Since the 1960s when African countries obtained independence from European colonialism as Zambian obtained independence from Britain, tremendous social changes have occurred. If you are a Zambian or an African who was young or a child during that period and you are now in your 60s, you were probably growing up in the village. In which case you will enjoy the familiarity of some of the social and cultural life of rural Zambia that you will encounter reading Wusang’a the African Waist Beads. I enjoyed reading about the village life and social changes that millions of Zambians and I experienced in the 1960s and 70s as Zambia was experiencing dramatic change. I grew up in the village in the 1950s and moved to Lusaka in the 1970s.

If you are Zambian, African, or non-African who are younger than 40 years,  Wusang’a the African Waist Beads will teach you about the cultural, economic, and social history of Zambian and African societies. The book is an excellent source of anthropological knowledge about the African society reminiscent of the earlier African writers from the 1960s such as Chinua Achebe, Ayi Kwei Armah, Ngugi Wa Thiong’o, and the Zambian Domique Mulaisho’s Tongue of the Dumb. and many other African writers. After teaching General Anthropology and Cultures of Africa in college for 31 years, this book would be an excellent supplementary text teaching the aforementioned subjects, students writing college papers, and even for teaching even Zambian and African literature. I highly recommend this novel for all readers because it is not only entertaining but it is very educational.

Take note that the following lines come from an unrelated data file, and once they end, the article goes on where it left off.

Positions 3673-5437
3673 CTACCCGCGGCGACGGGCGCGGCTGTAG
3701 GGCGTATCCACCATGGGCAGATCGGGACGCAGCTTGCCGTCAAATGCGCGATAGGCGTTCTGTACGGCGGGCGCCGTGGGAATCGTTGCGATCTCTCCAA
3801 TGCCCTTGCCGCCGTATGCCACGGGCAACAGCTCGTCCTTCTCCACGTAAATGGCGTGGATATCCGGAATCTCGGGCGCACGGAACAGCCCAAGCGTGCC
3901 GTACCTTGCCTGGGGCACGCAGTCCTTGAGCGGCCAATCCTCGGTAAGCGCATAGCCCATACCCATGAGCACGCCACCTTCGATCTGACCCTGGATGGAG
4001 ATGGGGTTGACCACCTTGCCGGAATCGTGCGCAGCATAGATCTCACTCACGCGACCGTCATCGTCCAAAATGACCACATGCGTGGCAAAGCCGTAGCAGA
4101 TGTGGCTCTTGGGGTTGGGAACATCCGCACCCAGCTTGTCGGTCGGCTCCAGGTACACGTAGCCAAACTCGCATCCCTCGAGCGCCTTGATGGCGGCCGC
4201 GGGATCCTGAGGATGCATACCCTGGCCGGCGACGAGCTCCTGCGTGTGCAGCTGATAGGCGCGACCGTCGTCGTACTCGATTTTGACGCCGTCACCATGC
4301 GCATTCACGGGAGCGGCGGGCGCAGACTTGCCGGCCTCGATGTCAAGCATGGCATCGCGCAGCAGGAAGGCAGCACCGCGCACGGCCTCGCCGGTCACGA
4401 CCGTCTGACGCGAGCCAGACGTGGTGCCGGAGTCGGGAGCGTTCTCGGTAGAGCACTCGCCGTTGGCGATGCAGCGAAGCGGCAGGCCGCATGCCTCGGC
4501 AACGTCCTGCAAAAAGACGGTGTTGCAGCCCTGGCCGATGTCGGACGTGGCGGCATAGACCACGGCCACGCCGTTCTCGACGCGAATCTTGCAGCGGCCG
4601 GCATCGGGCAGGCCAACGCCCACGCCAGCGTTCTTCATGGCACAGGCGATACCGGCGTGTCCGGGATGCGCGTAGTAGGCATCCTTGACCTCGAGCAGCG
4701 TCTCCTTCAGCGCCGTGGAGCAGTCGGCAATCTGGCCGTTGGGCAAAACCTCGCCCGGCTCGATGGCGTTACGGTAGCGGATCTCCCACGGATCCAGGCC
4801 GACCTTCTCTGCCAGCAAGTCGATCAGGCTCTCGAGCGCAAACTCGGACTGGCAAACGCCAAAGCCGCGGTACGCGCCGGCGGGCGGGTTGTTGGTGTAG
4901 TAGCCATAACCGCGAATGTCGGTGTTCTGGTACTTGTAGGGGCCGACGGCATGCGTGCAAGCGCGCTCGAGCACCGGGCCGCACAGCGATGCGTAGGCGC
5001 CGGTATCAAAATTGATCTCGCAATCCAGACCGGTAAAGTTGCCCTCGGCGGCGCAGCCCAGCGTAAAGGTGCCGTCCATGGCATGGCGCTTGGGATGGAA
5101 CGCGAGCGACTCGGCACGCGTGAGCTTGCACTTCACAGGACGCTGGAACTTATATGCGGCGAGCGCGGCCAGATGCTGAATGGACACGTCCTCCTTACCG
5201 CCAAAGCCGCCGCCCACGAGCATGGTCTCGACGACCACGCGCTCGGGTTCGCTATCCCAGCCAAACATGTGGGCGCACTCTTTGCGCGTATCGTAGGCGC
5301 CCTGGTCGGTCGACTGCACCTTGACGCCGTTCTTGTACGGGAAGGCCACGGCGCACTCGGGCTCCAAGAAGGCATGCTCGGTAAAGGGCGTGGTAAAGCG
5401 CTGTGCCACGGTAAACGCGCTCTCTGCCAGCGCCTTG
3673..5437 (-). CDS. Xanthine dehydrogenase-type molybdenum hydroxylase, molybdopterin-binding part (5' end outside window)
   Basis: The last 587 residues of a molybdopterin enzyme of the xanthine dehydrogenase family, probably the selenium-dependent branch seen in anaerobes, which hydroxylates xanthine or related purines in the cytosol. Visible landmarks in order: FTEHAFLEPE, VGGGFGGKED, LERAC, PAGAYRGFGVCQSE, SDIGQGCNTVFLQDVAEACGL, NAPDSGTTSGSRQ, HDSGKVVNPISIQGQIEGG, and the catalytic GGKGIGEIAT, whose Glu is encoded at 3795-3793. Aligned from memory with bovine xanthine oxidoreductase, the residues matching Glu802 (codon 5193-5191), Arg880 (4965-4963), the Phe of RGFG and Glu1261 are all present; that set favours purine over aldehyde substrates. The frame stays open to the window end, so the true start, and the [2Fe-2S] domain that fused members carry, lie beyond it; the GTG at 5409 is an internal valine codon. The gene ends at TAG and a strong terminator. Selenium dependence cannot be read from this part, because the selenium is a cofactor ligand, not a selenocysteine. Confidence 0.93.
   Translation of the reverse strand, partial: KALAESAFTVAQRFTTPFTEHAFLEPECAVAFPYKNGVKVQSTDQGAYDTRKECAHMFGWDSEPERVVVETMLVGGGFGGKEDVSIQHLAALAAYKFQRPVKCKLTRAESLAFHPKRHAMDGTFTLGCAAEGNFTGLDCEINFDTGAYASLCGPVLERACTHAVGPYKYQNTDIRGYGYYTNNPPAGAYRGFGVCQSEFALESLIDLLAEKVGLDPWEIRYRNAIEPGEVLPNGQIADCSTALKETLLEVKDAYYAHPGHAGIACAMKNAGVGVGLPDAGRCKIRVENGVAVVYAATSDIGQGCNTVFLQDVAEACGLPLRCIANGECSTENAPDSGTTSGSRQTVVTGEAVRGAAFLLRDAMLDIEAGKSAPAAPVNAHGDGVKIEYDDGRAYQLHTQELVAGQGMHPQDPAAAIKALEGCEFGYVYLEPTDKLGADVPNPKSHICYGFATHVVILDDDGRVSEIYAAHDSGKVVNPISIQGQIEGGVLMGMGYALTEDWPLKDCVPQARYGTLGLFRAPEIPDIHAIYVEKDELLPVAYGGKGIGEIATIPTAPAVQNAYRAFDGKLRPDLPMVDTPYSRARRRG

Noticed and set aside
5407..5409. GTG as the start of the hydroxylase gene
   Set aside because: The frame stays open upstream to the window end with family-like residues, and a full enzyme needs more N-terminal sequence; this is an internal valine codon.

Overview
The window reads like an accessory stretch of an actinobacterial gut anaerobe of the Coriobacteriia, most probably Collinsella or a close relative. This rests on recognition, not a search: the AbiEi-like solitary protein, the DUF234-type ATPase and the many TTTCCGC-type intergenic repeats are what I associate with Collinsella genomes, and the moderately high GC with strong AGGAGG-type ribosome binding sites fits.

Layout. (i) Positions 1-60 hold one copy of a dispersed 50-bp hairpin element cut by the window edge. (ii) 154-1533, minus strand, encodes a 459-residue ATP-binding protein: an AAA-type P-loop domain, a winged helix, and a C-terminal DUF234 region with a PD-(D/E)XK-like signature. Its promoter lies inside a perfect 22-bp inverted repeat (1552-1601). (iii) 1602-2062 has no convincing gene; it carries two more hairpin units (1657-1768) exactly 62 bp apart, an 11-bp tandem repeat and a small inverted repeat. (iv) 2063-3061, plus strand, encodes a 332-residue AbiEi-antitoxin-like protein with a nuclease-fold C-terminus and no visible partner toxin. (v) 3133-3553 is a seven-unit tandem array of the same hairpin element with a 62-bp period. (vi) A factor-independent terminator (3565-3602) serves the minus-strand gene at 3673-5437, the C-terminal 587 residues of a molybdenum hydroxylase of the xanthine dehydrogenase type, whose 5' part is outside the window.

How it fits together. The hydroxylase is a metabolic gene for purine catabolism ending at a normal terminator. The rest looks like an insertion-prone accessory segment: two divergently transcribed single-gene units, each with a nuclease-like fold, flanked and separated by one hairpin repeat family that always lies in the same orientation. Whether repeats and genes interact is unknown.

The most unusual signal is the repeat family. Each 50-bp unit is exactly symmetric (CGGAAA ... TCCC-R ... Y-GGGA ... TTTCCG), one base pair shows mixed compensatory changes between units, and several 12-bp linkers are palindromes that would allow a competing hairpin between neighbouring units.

1. Congratulations! I shall support and also shall benefit my family and I. I shall encourage others to purchase as well.